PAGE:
But I'm not a sign painter. I was asked to create signs for a yard sale recently, which I did with some struggle. People often think I am the perfect choice for painting signs because I am an artist. Uh, excuse me? But making signs requires math, rulers and geometry, and I am totally right-brained, meaning you don't want to trust me to balance your bank book, or measure a piece of lumber to be cut. And you darned sure don't want me to cut it! While I can make the letters of the sign pretty colors, and maybe even make a pleasing design, the positioning of the letters is frustrating.
I often get roped into sign-making projects. I remember one very bad experience. I had painted a sign on the side of Hubby's car for his business--just on the front doors. It wasn't easy but it turned out well with pictures on it. It also took me a long time. A man who owned an ice business saw it and wanted a sign painted on the side of his building. I agreed to do it. He said that just he wanted simple block letters. I worked very hard on the design for the huge sign. I spent a day in the West Texas summer sun standing on top of a cab over camper laying out the sign--hating every second of it. Towards the end of the afternoon when I had started painting the letters, the owner saw it and started yelling at me and told me it was not what he wanted and for me not to finish it and to collect my money and to get the hell off his property. I was so embarrassed, but he didn't give me a chance to finish or discuss how it could be better--in short, he was a jerk. I was so humiliated, I didn't even pick up my pay. He painted over my work and hired someone else to paint another sign--that sign remained there for years to taunt me. That ended my sign painting career and even today when I am asked to paint a sign, I get a clutch in the gut. A sign painter I ain't.
Thursday, July 1, 2010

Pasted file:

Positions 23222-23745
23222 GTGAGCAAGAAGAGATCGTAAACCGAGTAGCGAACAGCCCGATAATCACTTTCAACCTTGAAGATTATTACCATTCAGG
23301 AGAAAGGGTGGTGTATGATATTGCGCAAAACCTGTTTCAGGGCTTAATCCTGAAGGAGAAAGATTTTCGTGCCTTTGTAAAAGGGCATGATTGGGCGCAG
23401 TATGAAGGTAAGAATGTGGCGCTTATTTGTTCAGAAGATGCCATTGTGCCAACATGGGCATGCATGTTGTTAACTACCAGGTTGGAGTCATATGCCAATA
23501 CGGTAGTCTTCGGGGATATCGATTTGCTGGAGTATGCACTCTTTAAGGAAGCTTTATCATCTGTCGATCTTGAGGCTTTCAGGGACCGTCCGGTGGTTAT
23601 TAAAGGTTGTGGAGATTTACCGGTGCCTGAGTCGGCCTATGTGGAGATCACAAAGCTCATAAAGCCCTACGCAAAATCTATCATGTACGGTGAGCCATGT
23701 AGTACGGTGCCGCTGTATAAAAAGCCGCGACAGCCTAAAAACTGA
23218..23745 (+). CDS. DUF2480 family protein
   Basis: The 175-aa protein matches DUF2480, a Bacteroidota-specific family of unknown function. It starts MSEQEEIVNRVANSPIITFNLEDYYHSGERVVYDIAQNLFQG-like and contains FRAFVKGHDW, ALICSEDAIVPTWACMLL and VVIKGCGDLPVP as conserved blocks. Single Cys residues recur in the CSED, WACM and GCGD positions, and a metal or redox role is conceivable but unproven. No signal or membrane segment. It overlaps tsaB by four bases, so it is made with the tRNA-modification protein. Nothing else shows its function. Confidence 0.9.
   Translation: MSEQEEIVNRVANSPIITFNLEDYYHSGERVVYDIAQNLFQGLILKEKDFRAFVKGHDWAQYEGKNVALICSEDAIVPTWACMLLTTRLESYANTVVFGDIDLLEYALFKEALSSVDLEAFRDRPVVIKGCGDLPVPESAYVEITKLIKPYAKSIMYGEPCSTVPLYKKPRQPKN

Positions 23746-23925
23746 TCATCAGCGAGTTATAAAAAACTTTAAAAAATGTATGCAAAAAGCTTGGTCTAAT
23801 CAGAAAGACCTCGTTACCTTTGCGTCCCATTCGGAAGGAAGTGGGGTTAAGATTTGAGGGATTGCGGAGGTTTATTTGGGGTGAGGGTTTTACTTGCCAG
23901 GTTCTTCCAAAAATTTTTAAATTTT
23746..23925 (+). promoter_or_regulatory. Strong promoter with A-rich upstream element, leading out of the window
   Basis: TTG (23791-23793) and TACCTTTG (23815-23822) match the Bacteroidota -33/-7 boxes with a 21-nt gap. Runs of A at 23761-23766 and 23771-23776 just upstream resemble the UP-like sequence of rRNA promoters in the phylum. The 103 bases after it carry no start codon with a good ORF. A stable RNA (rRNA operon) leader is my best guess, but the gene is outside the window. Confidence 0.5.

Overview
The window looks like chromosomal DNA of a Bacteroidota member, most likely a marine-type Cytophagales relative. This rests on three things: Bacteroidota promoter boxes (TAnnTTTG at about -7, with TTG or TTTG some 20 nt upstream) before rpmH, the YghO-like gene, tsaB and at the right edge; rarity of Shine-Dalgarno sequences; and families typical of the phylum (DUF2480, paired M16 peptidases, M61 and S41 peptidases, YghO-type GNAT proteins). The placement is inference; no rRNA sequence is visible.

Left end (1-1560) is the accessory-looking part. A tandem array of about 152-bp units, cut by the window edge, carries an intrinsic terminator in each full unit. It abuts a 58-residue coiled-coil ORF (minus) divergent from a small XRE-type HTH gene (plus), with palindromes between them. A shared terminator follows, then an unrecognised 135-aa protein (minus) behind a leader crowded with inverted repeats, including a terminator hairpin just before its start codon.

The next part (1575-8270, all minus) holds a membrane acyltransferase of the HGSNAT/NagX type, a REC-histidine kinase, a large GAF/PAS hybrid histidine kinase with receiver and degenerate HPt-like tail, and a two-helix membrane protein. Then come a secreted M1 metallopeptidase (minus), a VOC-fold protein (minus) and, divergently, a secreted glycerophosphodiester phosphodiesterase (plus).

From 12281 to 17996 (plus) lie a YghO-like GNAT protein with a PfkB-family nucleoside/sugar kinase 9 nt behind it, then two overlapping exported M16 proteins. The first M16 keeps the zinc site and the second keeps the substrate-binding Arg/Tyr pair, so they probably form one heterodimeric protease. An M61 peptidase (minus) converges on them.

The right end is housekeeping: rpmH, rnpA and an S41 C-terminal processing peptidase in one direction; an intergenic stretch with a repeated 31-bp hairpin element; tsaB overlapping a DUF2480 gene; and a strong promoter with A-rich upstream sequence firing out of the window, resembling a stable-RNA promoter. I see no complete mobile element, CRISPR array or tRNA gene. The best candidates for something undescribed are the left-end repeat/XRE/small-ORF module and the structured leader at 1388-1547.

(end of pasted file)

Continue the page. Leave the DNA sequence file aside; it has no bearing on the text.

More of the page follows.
Where thou art - that - is Home. ~Emily Dickinson
Houses always have held a fascination for me. I used to think that it was because of my interest in architecture--when I was in high school, I wanted to be another Frank Lloyd Wright, but that wouldn't have worked since architecture requires a lot of math. I am strictly right brained which allows me to appreciate the beauty in a building, but would leave me at loss at how to build one. I love looking at houses.
Most newly married couples plan to buy a house as soon as possible, but not so for James and I. He was always content to be a renter; some people just are--nothing wrong with that. I, on the other hand, have always had a yearning for my own home. While I didn't always think about it, I found myself collecting houses--figurines, art, fabric, or dinnerware or glassware. I even had a collection of tea pots or tea sets in the shape of houses or cottages. And I loved to draw houses.
We never bought our own home until nine years ago. James was still set in his renter's mode, even though we had settled down and stopped moving around. I couldn't interest him in even looking at houses for sale, but I became determined when I decided that receiving an inheritance a was perfect time to buy a home. I started looking on the internet and I compiled a list of houses I was interested in. Before I could call any realtors my daughter, Brenda, called to tell me that she saw a house for sale that was perfect for us. It turned out the house was the one on the top of my list. So I asked James to look at it with me and his sudden change of thinking about buying a home left me breathless. He immediately decided this was the perfect house for us, and we made an offer, closing on the house in record time. It was the only house we ever looked at. I was ecstatic; we were homeowners.
The house has very good bones but needed a lot of cosmetic help (the kitchen cabinets were painted black!) and we have worked very hard improving it. And it was the perfect house for us, allowing James to have his own space and a measure of independence as his condition worsened, and allowed me to have a studio.
I have appreciated my house and because I have decided to sell it doesn't mean I don't love the gift of it in my life. But I have also learned to let go of things, and the property is more than I want to take care of alone. It is on 2 and 1/2 lots--almost a half acre on a slope, and only a small part is landscaped--the rest is bush, and I have to rely heavily on family and friends to maintain it. I want a smaller home-- all on one floor-- on a smaller (level) lot that I can take care of myself.
I don't know if what I want is realistic, or if this is what God wants for me but I can only find out if I step out in faith. First thing is to get my mind around the prospect of moving and to start doing my homework; to start cleaning, clearing out and planning. I have started the process of making lists and discussing this with family and friends some of whom have offered to help. This is a new leg of the journey--exciting and overwhelming, but I am grateful for the possibilities and for those who cheer me on. We will see...